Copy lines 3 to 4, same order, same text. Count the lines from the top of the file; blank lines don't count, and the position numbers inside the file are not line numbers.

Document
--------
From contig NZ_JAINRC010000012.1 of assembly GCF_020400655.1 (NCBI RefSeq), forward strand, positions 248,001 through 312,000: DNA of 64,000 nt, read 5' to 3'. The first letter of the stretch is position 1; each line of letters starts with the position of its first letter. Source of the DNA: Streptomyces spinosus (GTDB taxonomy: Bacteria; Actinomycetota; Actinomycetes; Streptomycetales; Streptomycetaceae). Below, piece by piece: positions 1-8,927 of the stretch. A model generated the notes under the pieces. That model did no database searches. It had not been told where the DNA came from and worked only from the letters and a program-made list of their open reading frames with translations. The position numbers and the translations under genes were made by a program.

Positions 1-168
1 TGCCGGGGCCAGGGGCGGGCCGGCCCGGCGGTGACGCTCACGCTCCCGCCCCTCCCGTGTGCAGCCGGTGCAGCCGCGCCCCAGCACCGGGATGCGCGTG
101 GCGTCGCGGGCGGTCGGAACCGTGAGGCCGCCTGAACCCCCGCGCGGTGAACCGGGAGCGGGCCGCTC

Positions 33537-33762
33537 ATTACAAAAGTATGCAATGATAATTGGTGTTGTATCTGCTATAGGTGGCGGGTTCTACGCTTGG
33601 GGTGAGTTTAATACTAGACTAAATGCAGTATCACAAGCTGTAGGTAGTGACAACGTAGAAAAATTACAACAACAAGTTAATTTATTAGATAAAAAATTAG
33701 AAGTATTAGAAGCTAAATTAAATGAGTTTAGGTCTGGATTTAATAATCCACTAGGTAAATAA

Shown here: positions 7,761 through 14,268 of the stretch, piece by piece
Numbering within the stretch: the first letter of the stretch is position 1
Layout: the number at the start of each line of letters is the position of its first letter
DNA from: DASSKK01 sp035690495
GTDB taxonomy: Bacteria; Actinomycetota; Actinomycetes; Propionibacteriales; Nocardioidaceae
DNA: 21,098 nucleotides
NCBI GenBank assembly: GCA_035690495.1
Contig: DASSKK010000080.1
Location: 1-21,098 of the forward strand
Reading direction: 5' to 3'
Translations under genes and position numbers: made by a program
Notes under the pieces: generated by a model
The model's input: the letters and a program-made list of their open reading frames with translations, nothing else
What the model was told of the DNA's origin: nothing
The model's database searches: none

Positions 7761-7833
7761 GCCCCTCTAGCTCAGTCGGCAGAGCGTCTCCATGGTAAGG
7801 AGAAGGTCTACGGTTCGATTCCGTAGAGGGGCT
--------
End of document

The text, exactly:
1 TGCCGGGGCCAGGGGCGGGCCGGCCCGGCGGTGACGCTCACGCTCCCGCCCCTCCCGTGTGCAGCCGGTGCAGCCGCGCCCCAGCACCGGGATGCGCGTG
101 GCGTCGCGGGCGGTCGGAACCGTGAGGCCGCCTGAACCCCCGCGCGGTGAACCGGGAGCGGGCCGCTC